Nature can paint quite a colorful scene without the help of a human hand. From rainbow-hued mountains in China to tulip fields in the Netherlands, some of the most impressive art can be found outside of museum walls and occurring naturally around us. A palate composed of minerals, weather, time and geological forces make these eight destinations are among the most naturally colorful in the world.
Photo by Eric Pheterson, CC BY 2.0
Dubbed the rainbow mountains, these landforms look like something straight out of a fantasy. The colorful formations are very much real and can be found in the Zhangye Danxia National Geological Park in China’s Gansu Province. Over 24 million years, layer after layer of mineral deposits and red sandstone helped create the park’s incredible formations. Aside from the colors, a recipe of elements like rain and wind helped shape the rocks into a variety of formations ranging from tall pillars to deep ravines.
Yellowstone National Park, Wyoming
Photo by James St. John, CC BY 2.0
Not only is this the largest hot spring in the U.S., it’s a real beauty as well. The Grand Prismatic Hot Spring, located in Yellowstone National Park, measures 370 feet wide and more than 120 feet deep. The spring’s mineral-rich water is ringed with rainbow colors that are caused by pigmented archaea.
Photo by Andrew E. Russell, CC BY 2.0
Intrepid travelers up for the considerably challenging and potentially dangerous hike can see the stunning blue ice caves within the 12-mile-long Mendenhall Glacier in Alaska’s Tongass National Forest. The glacier is retreating quickly and as it warms and shifts as a result, portions of the cave are at risk of collapsing. Those brave enough to explore it themselves will be rewarded with a remarkable sight. The deep blue cave gets its color as a result of how glacial ice absorbs and transmits light.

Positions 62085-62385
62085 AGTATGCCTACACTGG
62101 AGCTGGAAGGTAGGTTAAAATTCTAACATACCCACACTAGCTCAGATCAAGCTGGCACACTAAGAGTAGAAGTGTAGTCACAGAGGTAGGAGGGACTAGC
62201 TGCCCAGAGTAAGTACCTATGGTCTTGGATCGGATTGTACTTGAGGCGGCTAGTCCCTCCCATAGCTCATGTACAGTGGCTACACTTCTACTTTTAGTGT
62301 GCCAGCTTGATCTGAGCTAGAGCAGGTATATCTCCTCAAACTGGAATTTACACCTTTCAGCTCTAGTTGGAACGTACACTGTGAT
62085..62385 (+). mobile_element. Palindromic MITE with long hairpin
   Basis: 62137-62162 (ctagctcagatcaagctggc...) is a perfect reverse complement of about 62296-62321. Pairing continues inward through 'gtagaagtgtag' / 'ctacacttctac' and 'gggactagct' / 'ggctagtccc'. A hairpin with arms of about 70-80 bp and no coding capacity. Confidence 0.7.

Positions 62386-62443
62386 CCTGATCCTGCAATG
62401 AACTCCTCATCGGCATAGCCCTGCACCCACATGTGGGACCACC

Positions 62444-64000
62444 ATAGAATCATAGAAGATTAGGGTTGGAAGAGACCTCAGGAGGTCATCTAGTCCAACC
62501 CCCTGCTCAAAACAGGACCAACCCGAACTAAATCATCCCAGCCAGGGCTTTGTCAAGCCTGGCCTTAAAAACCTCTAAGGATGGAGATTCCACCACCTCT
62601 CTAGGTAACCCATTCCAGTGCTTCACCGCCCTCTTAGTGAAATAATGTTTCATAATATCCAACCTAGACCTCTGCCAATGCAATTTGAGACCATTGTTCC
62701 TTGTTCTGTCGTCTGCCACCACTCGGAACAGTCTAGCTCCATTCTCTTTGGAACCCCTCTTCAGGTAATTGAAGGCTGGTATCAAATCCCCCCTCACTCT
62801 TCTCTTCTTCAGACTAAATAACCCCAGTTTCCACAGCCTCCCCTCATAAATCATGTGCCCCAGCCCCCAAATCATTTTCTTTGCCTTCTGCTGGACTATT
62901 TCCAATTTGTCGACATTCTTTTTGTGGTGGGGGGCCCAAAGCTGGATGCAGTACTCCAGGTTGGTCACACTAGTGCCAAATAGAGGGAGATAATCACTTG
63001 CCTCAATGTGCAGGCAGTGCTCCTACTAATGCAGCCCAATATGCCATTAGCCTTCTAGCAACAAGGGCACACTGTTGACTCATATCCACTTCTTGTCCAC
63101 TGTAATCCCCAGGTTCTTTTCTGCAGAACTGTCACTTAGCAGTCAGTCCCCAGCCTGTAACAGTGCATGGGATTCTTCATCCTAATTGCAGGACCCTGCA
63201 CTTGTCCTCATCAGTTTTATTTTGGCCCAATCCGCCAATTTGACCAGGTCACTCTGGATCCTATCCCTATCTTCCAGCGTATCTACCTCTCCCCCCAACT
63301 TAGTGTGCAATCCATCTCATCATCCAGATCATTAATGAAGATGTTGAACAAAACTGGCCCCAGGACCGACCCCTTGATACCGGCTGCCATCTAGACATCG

Photo by Bill Richards, CC BY-NC 2.0
When the light hits it right, the sandstone walls of Antelope Canyon take on sunset hues. The dual-chamber slot canyon was formed by erosive monsoon rains, which helped create the wave-like fiery red and orange (and with the right exposure even purple) walls. The canyon is located in the Najavo Nation and can be explored via guided tour.
Photo by Dirk-Jan Kraan, CC BY-NC 2.0
With its rows and rows of colorful tulip fields that bloom each spring, it’s no wonder Holland has been called the flower shop of the world. Head to the Netherlands between April and May when the official Tulip Festival takes place for your best chance at seeing the rainbow rows of flowers. The largest concentration and most popular route is in Noordoostpolder, a municipality in Flevoland Province, where more than 60 miles of these fields burst with color and fill 2,500 acres for a postcard perfect scene.
San Francisco, California
Photo by Stuart Rankin, CC BY-NC 2.0
Saline-loving microorganisms help give color to Cargill Inc.’s salt evaporation ponds located around the San Francisco Bay. While the area is used for industrial salt production, it’s protected within the Don Edwards San Francisco Bay National Wildlife Refuge. The 30,000-acre refuge is home to millions of birds as well as the vibrant red and green salt ponds.
Grand Canyon National Park, Arizona
Photo by Diana Robinson, CC BY-ND 2.
The steep walls of the Grand Canyon display millions, if not billions, of years of geological history as well as an assortment of colors. The exposed layers of rock tell a story of earth’s vast history. To see these rocks at their most colorful, visit during sunset when they take on an extra vibrancy.
Photo by Loïc Lagarde, CC BY-NC-ND 2.0
What? tulips are to the Netherlands, lavender is to France. Every summer from late June to August neatly manicured rows of purple lavender bloom in Provence, a region that has turned the plant into a full-fledged industry. There’s a dedicated lavender museum, countless distilleries that manufacturer lavender scented and flavored goods, as well as an annual festival.
Top photo: Mike Cilliers, CC BY-NC-ND 2.0
Paste Travel’s Bucket List columnist Lauren Kilberg is a Chicago-based freelance writer. Her travels have found her camping near the Pakistani border of India and conquering volcanoes in the Philippines.